I think that, overall, you're right about this. I can't count how many SFF books I've read that seemed more about showing off a unique world/technology/magic system backed up by paper-thin characters and even minimal plot. Oddly, sometimes a spectacular world is enough to make it work.
 

Dave

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I think it is more because of the exploration/quest nature of many stories, or where the orphaned farm boy rises to become King/Jedi, or of long space journeys sitting in a tin can, or space marines, or apocalyptic stories where everyone has died and society collapsed. I can think of several other examples where family is important, apart from those already given, but I admit that they are few and far between. I'm not sure about the other possibility, that you allude to, that it is because the author's own life experience is not one of a large family. I don't think that can be the whole reason.

It is certainly true that classic age sci-fi and fantasy was more about showing a unique world/technology/magic system and characterisation was poor. I don't think you can say the same about modern sci-fi and fantasy, but then you still get something like Harry Potter, for instance, a orphan living under the stairs with his aunt and uncle and vile cousin.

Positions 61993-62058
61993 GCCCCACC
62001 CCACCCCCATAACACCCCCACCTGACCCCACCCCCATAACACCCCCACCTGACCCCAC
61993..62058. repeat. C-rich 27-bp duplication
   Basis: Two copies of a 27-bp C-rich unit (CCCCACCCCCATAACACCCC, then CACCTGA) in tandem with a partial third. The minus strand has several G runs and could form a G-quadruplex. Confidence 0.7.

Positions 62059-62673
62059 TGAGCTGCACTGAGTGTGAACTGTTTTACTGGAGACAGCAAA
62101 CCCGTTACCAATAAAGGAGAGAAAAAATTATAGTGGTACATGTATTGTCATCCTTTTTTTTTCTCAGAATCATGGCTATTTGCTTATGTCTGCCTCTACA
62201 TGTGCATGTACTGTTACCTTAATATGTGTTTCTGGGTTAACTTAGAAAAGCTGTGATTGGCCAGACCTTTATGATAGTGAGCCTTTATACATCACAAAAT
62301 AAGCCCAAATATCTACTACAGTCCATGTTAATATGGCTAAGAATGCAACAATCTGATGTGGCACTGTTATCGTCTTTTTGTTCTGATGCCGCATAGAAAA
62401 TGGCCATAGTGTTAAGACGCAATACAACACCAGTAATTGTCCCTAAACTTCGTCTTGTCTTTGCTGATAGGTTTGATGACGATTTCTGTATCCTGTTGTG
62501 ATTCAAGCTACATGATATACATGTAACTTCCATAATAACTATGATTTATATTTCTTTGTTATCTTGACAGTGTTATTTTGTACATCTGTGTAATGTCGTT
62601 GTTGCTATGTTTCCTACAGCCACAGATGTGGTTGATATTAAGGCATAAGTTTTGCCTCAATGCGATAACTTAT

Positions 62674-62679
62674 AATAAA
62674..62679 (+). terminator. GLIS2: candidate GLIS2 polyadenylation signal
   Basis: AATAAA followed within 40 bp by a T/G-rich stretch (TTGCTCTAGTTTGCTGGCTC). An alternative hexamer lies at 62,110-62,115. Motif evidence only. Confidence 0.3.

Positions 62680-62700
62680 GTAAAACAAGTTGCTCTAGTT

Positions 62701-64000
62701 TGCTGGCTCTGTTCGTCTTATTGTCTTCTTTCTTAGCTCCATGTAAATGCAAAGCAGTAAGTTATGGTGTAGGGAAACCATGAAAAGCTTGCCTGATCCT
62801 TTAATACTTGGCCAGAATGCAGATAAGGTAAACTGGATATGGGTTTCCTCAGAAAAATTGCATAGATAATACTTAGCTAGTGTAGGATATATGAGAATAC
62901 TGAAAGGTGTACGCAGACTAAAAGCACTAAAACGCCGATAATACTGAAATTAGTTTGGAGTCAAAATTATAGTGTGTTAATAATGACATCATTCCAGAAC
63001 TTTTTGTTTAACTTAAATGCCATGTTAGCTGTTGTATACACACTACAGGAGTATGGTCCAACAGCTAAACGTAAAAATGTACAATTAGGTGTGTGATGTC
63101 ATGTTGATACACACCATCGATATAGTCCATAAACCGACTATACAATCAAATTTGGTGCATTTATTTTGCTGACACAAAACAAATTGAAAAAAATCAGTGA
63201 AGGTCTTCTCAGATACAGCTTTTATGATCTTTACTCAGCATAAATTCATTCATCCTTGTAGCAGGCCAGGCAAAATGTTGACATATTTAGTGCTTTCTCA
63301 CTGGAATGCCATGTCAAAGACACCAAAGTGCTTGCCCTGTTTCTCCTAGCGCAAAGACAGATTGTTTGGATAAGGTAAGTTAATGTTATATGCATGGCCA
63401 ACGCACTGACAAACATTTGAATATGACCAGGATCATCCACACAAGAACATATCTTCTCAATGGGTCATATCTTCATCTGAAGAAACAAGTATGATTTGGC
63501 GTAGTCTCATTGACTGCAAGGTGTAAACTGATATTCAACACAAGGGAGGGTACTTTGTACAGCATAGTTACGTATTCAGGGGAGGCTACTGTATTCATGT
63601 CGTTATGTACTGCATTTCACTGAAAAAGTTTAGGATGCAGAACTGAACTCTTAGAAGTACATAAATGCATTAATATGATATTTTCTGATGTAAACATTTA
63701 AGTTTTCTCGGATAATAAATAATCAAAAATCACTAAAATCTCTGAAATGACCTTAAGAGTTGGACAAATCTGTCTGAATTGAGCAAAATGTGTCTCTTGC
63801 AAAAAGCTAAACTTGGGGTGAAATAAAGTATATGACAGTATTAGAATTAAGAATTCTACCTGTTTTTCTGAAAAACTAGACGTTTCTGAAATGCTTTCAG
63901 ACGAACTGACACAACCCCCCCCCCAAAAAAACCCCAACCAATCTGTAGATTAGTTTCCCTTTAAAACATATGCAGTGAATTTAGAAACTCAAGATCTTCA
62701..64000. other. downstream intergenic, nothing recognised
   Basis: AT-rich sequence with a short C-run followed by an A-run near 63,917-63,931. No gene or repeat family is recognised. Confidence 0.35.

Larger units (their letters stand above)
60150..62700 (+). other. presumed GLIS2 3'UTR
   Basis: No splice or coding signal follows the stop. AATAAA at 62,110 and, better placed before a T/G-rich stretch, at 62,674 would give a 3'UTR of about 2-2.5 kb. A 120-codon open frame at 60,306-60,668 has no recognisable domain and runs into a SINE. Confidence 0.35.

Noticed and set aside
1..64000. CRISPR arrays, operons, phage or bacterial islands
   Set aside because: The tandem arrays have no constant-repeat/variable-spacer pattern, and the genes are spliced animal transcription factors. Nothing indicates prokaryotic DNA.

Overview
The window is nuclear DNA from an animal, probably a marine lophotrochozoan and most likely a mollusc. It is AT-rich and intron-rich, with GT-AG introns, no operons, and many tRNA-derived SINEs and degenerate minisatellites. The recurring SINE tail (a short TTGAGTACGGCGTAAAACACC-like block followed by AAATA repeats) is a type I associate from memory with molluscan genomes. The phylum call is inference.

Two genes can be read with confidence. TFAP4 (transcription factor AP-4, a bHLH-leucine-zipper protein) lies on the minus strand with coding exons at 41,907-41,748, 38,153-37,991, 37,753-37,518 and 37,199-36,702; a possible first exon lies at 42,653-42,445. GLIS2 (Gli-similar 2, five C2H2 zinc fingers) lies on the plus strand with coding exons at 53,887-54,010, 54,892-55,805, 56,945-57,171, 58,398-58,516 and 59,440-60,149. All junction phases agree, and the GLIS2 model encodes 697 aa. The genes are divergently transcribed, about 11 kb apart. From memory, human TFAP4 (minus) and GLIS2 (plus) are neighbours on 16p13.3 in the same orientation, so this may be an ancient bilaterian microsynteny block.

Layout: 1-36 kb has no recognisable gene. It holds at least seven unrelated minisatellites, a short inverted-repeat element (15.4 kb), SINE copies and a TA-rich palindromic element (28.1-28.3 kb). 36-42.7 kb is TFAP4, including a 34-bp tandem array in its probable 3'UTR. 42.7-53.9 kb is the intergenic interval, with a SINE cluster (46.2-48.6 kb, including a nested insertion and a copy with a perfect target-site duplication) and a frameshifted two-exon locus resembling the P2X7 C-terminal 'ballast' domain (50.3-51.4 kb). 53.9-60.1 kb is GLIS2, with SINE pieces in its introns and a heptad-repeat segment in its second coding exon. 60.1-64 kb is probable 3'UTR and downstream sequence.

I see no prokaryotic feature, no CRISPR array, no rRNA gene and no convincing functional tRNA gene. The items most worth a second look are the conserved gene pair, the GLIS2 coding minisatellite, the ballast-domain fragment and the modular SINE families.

Ursa major

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They may not exactly fit the bill, but Dennis E, Taylor's Bobiverse (SF) novels (We are Legion (We are Bob), For We Are Many, All These Worlds, Heaven's River) have a lot of (unusual) family dynamics in them, across a lot of (not in the least bit typical) generations.
 

hitmouse

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Little Big by John Crowley is all about a large, multigenerational family living in a big house.

Gormenghast by Mervyn Peake is about a complicated and neurotic family living in a big castle.

The Earth Abides by George R Stewart has family as a major theme.

Harry Potter is to some extent an extended meditation on family.

or you could try One Hundred Years of Solitude by Gabriel Garcia Marquez. Magic realism rather than strict sff, but still.

The God Beneath the Sea by Leon Garfield and Edward Blishen. Sprawing multigenerational family saga. The family happen tobe the titans, gods, and demigods of Greek myth.
 
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HareBrain

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A controversial thought here - is it to do with the relevant absence of female writers in classic sf? Is our focus different and more on family matters?

That might be part of it, though the literary fiction equivalents that came to my mind are often (but just as often?) written by men (e.g. Jonathan Franzen, John Updike). I guess it might also be that the kind of person drawn to writing SFF, male or female, might tend to be more interested in exploring new worlds, magic etc, rather than family dynamics.
 

Droflet

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Abendau's Heir by Jo Zebedee, had heavy family connections. At least at the beginning. This informed the MC throughout the novel.